311

Accela acquires mobile 311 platform PublicStuff

PublicStuff

Government-solutions provider Accela announced it has acquired
the New York City-based 311 platform startup PublicStuff.

The service allows citizens to report non-emergency requests, such as potholes and graffiti, via their mobile devices, which are then serviced through a back-end, enterprise customer relationship management system.

According to an Accela press release, more than 150 municipalities subscribe to the service.

“With this acquisition of PublicStuff, we’re closer to giving residents access to City Hall from the convenience of their mobile phones,” said Accela CEO Maury Blackman in a press release. “We’re delivering on our mission to empower citizens to more easily interact with government services and to help save our government partners time and money through technology.”

Accela recently received $143.5 million in new financing to expand its government solutions offering. According to the company, it has more than 2,000 government agency customers.

Terms of the acquisition were not disclosed.

GovFresh Q&A: Fix 311

Fix 311

GovFresh highlights the products and start-ups powering the civic revolution. Learn how you can get featured.

What

Fix 311

Who

Minh Tran, founder

Give us the 140-character elevator pitch.

Fix 311 aims to be a nationwide app for the 311 system using smartphones and GPS. Fix 311 also includes a CRM system to manage cases.

What problem does Fix 311 solve for government?

Every city is trying to build their own 311 app so they are essentially re-inventing what is already created by another city. Why not share resources and not waste tax payers money?

What’s the story behind starting Fix 311?

Fix 311 started out as the Pothole Alert App in 2010 and is created by Minh Tran after the Snowmageddon storm of 2010, which created excessive potholes in the DC area. Mr. Tran created the app after he lost a tire to a pothole and did not know which municipal to report potholes to since he lives near multiple cities and counties.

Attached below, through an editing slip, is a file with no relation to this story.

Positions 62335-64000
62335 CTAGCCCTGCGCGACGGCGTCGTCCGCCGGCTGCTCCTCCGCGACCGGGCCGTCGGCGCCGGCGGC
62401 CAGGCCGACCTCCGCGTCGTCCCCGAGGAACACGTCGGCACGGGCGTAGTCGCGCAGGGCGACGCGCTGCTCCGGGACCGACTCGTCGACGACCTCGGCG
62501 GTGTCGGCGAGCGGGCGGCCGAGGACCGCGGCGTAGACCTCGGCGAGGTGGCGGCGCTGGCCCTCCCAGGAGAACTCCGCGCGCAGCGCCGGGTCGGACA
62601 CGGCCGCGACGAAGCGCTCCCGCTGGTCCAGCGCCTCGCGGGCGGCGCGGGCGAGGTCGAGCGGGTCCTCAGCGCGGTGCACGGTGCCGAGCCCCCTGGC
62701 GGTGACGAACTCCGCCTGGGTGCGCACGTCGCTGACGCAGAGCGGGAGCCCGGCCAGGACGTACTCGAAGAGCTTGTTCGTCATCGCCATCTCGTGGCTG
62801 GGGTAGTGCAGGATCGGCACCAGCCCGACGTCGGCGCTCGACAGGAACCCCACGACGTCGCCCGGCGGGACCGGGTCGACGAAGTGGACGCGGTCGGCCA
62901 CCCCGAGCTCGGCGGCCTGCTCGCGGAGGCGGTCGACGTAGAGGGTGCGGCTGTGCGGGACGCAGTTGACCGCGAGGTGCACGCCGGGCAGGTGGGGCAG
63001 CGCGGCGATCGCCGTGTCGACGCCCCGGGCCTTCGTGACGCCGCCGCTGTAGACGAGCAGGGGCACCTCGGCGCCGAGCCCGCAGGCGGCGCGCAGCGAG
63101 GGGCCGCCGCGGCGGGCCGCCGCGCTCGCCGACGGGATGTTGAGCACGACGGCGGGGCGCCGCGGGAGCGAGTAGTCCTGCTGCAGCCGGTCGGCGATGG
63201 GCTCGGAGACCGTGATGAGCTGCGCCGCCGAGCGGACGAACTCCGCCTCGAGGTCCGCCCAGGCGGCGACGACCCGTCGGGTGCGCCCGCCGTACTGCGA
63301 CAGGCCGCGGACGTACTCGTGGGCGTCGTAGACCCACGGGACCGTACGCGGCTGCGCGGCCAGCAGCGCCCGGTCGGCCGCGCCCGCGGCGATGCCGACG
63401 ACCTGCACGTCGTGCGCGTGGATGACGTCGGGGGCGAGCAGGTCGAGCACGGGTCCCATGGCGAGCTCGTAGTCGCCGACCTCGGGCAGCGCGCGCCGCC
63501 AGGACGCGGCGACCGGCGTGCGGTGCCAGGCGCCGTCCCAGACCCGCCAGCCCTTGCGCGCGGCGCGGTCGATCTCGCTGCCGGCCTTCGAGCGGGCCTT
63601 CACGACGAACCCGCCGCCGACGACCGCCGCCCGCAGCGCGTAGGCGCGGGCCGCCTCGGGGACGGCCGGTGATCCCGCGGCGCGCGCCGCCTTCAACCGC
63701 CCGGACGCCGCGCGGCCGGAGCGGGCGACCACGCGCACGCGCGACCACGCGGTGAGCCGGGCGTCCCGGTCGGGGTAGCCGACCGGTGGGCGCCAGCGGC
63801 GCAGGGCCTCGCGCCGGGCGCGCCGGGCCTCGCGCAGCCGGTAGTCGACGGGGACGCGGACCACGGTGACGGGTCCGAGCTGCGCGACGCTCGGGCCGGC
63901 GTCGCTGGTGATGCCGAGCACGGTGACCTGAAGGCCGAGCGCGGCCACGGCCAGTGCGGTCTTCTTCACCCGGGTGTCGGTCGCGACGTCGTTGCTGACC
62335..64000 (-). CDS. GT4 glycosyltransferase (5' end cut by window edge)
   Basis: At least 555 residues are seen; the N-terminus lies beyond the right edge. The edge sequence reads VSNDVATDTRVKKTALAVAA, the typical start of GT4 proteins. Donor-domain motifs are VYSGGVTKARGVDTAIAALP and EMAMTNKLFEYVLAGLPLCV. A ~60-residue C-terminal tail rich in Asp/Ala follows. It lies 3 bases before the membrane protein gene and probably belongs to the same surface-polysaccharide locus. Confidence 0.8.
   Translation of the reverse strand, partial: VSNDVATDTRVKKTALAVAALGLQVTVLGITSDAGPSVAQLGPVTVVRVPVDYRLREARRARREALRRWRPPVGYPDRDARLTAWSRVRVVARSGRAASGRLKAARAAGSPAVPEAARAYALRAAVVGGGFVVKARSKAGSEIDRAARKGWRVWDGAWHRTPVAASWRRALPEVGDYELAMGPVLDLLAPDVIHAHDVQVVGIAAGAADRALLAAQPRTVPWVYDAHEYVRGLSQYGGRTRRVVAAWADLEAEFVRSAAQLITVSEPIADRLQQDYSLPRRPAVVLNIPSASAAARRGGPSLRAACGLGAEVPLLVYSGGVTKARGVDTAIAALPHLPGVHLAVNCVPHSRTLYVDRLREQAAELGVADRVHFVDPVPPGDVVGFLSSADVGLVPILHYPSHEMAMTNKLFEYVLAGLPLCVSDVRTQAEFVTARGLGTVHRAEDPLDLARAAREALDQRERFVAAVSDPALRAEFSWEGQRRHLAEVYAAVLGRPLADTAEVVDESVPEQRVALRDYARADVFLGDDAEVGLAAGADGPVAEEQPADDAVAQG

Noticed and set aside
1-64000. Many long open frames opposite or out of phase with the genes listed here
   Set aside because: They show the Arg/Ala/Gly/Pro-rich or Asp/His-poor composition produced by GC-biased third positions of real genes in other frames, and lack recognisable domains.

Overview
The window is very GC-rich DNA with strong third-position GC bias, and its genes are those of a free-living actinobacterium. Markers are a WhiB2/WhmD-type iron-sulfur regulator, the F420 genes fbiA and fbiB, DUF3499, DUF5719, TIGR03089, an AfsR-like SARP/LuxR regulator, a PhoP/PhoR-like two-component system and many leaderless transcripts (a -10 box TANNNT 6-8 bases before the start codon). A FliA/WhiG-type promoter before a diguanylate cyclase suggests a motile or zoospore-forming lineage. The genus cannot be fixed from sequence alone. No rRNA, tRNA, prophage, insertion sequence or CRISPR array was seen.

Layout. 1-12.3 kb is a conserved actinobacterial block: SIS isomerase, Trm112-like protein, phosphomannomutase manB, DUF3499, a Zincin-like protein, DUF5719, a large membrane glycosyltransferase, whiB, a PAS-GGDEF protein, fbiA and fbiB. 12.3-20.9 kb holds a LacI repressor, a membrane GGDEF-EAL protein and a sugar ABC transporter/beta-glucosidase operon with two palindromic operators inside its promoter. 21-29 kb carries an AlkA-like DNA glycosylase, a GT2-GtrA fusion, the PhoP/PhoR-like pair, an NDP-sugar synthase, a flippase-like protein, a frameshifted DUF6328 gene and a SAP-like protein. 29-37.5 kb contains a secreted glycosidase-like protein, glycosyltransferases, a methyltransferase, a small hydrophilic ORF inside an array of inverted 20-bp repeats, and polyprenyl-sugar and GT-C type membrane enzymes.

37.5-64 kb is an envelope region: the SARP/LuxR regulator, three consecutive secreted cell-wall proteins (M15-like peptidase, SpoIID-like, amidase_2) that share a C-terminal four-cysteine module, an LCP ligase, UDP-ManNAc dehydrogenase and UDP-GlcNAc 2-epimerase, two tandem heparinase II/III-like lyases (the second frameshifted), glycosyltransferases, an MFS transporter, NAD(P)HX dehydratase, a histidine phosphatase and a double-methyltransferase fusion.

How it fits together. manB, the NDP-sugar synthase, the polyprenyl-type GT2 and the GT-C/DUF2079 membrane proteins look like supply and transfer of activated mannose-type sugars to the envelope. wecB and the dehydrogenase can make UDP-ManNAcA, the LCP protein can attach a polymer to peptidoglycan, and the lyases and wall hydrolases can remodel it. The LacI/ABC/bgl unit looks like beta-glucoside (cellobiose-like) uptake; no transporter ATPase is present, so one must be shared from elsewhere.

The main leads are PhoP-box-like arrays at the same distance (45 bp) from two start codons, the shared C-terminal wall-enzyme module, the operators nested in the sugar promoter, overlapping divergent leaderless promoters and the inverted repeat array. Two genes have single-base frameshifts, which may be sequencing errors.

What are its key features?

  • Can be used in any city without having to download many 311 apps
  • Custom service list that self updates and lists the proper services associated with a city or county depending on the user’s location
  • In additional to performing service lists actions, the app is capable of displaying content like a mobile website, so Fix 311 is both a mobile website and service request app
  • Ability to filter reports not only between different cities, but also between different Precincts in the same city by using geo-boundaries detection
  • Ability to post news feeds, web links, and make phone calls for services that should not be reported by online form
  • Ability to filter out reports for roads not supported by a city
  • Municipal can update the service list / news feed without requiring a new app upload
  • Citizens can track and cancel cases
  • Mobile website for the work crew to manage cased out on the field
  • Open 311 compliant
  • Includes web based CRM system to manage cases reported
  • App works nationwide and Internationally

What are the costs, pricing plans?

Fees start at $600/year for smaller cities.

Video

Oakland launches 311 app powered by SeeClickFix